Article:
Some responding plaintiffs, while supporting centralization generally, argue against including any of the relatively few personal injury/wrongful death actions in an MDL that might be comprised largely of putative class actions seeking recovery for property damage and other economic losses. Of the 77 constituent actions, two are wrongful death actions (Eastern District of Louisiana Roshto and Jones) and one is a personal injury action (Eastern District of Louisiana Williams). Plaintiffs in Roshto and Williams submitted briefs supporting inclusion of the personal injury/wrongful death actions in centralized proceedings, as did responding defendants, but plaintiff in Jones opposes such inclusion.

A few responding parties oppose centralization altogether. They essentially argue that the involved actions are all subject to dismissal for failure to comply with the Oil Pollution Act’s (OPA) presentment requirement, see 33 U.S.C. § 2713; and that, in any event, because the OPA is a strict liability statute, the only issue in dispute (at least as to the BP defendants) is the amount of damages to which each claimant is entitled, which, they argue, requires an inherently individualized inquiry and is thus inappropriate for MDL treatment. These parties argue that, at the very least, the Panel should carve out the OPA claims from centralized proceedings.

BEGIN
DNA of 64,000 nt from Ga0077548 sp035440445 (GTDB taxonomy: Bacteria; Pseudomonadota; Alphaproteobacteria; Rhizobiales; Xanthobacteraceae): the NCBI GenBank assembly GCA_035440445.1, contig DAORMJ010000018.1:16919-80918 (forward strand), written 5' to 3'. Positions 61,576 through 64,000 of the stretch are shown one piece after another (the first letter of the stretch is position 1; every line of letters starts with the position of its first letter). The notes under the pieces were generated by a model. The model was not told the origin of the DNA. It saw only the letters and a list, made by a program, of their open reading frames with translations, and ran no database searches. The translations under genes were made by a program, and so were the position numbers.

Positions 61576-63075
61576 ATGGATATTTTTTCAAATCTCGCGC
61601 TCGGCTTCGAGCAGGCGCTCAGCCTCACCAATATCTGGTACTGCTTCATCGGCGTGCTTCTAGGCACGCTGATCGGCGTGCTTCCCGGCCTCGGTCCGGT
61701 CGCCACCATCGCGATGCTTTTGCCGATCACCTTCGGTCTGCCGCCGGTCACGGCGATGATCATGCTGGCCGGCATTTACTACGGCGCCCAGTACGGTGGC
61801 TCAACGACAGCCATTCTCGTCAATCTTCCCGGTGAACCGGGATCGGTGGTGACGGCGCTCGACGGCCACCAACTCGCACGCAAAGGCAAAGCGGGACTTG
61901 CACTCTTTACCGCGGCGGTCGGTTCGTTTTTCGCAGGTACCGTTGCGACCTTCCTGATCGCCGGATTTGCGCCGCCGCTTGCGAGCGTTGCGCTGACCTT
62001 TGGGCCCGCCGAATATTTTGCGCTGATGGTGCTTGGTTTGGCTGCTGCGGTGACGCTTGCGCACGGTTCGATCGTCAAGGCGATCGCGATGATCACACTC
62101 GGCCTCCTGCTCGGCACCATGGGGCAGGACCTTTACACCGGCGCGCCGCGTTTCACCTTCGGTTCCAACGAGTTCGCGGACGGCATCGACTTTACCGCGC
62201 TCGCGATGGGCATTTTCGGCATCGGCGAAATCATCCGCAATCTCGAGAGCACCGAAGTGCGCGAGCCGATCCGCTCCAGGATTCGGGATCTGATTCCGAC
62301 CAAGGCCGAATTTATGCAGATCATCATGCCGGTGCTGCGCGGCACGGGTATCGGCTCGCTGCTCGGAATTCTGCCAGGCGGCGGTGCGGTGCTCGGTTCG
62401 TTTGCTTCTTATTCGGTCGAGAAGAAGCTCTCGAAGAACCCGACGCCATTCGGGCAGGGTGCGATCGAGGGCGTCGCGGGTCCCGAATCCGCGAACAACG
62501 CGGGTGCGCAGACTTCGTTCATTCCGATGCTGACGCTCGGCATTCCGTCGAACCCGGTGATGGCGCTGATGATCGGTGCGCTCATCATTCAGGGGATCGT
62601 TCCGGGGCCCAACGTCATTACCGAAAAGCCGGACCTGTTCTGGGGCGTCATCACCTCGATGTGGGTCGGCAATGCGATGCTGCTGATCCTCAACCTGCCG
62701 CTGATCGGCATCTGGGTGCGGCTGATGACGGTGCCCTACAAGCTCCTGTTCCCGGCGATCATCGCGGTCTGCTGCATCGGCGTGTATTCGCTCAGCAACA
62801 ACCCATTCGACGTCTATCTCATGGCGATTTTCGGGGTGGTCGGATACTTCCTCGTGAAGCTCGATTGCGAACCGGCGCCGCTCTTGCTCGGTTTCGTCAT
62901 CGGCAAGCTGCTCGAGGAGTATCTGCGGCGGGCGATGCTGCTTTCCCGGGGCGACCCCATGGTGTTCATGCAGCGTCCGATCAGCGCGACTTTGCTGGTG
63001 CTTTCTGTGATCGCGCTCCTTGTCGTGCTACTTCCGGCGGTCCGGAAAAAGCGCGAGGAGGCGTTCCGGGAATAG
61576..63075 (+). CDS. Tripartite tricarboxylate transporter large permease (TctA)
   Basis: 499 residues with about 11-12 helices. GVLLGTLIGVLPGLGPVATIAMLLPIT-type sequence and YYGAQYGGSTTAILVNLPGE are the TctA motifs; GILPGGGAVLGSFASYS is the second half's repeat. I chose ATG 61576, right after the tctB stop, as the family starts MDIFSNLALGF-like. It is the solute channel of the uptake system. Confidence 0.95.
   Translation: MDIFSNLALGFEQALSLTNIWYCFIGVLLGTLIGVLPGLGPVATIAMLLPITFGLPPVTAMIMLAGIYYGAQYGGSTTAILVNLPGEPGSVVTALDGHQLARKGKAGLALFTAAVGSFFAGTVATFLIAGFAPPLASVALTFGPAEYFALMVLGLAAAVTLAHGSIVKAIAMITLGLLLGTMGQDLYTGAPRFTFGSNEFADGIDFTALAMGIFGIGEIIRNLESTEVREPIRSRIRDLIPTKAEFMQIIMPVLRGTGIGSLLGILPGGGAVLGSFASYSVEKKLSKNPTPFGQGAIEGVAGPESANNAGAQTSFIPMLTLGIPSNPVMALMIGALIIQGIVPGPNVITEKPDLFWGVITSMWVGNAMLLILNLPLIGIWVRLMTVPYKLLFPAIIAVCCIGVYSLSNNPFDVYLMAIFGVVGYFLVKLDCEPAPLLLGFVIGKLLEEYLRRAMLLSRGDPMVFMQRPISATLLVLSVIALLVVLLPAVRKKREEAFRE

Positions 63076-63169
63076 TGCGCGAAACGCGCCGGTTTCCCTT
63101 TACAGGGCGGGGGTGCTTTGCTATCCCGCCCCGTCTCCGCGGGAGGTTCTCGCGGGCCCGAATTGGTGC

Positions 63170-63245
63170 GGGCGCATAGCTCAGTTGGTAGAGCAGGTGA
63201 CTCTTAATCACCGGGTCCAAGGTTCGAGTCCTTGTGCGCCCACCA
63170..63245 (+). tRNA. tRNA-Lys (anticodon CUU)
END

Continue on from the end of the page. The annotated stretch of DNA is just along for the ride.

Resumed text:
The briefing and oral argument have contributed greatly to the Panel’s deliberations. This is a reminder that although the Panel tries to reach its decisions in a timely fashion, it does so only after affording the parties sufficient time to present their views, both through written submissions, and, in the case of motions seeking the creation of new MDLs, through oral argument. Even in the face of catastrophic circumstances such as these, little is to be gained from hasty decision-making.


The actions before the Panel indisputably share factual issues concerning the cause (or causes) of the Deepwater Horizon explosion/fire and the role, if any, that each defendant played in it.  Centralization under Section 1407 will eliminate duplicative discovery, prevent inconsistent pretrial rulings, including rulings on class certification and other issues, and conserve the resources of the parties, their counsel, and the judiciary. Centralization may also facilitate closer coordination with Kenneth Feinberg’s administration of the BP compensation fund. In all these respects, centralization will serve the convenience of the parties and witnesses and promote the more just and efficient conduct of these cases, taken as a whole.